DECRIMINALISATION OF SEX WORK: Hon S Wade


The Hon. S.G. WADE (Minister for Health and Wellbeing) (20:41): I rise to support the Statutes Amendment (Decriminalisation of Sex Work) Bill 2018. In doing so, I am basically reiterating what I said on the 2012 and 2015 bills for prostitution law reform. In my view, South Australia needs prostitution law reform. The current criminal law approach to prostitution does not provide effective policing of prostitution.

Many people who share my Christian faith have contacted me urging me to oppose this bill on moral grounds. Within my own personal moral code, it would not be appropriate for me to offer or receive sex services for payment. That is also the consensus of the Christian community and most faith communities. But many other citizens have a different view. The question for me as a legislator is whether, in a pluralist society, I should impose my personal moral code on others.

Our Christian forebears fought so that this state of South Australia would be a province of freedom, particularly freedom of religion. I am proud that we were the first part of the British Empire to separate church and state. But with all due respect to the Hon. Connie Bonaros, I do not accept that we have separated law from religion. I do not accept that morality and religion are not relevant to this debate. But as a Christian and as a Liberal, I believe that the laws of this state should respect the moral autonomy that God has given to each of us. It should not legislate a Christian moral code. It is spiritually and practically futile to try to coerce by the force of law what is not a response of the heart or the spirit.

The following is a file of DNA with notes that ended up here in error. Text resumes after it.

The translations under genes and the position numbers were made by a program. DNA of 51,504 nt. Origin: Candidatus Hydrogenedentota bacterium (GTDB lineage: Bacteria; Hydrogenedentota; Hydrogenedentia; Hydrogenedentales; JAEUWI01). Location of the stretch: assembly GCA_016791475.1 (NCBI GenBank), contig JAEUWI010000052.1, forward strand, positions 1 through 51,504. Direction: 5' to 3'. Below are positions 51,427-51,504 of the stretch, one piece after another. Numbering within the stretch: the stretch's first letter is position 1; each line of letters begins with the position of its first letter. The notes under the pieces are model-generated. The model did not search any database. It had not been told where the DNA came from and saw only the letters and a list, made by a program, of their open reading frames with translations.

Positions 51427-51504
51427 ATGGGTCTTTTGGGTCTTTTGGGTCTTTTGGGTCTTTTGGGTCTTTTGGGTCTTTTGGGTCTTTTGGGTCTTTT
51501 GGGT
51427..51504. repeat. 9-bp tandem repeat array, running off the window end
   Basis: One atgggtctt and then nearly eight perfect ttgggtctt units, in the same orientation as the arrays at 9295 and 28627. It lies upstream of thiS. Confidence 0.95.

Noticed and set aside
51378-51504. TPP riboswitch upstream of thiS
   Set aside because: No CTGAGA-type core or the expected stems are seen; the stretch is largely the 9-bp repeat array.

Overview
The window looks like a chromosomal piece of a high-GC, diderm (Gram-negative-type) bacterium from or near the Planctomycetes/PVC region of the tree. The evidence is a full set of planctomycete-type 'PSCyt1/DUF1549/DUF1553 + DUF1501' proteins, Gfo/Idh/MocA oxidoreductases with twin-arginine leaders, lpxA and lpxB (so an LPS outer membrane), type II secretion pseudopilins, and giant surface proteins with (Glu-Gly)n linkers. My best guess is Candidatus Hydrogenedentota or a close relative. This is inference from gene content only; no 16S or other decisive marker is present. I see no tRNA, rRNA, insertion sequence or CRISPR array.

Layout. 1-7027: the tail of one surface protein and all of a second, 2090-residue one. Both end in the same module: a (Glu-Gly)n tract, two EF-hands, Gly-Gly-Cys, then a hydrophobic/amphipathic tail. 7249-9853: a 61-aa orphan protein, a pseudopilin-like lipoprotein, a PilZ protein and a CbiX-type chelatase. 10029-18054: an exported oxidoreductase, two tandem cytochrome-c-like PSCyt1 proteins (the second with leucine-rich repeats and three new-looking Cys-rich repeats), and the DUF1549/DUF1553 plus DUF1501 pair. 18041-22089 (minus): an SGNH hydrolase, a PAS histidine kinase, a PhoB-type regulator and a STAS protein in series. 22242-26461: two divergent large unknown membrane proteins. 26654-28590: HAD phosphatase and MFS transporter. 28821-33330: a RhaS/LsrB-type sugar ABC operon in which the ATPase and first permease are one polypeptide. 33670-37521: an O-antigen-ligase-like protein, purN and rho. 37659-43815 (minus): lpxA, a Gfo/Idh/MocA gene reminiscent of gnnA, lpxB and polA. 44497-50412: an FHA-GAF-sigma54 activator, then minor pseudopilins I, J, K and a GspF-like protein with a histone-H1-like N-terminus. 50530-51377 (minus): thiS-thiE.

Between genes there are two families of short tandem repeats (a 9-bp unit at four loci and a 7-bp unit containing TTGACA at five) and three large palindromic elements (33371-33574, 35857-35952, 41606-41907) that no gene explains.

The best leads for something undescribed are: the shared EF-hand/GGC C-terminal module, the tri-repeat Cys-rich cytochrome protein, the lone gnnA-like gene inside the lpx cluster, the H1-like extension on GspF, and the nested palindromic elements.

The focus of the state should rather be on trying to prevent, or at least minimise, one citizen causing harm to another. In considering prostitution law reform, my focus will be to act to reduce harm and to support people to make their own choices, including ensuring that people are free to cease working in the prostitution industry, if that is their choice. Consistent with the 2017 select committee report, I consider that this bill is a better way to deal with sex work than the current law. In particular, I welcome the opportunity to improve public health outcomes, to improve the safety of workers and to support workers who choose to exit the industry.

In that context I would like to put on the record advice provided to me by the Department for Health and Wellbeing as Minister for Health and Wellbeing. I want to make clear that this is a department view. As this bill is a conscience vote, it should not be considered as a view of the Marshall Liberal government. I provide it solely as a considered health perspective on the bill and in the interests of an informed debate, and I quote:

National and international evidence suggests the decriminalisation of sex work is beneficial for the health and safety of sex workers and the people who procure the services of a sex worker.

Laws regarding sex work in South Australia have not been changed in over 100 years. SA Health has advised the Minister for Health that this regulatory environment creates barriers to accessing appropriate health care, as well as effective peer education and outreach—all protective factors in preventing HIV and STI transmission.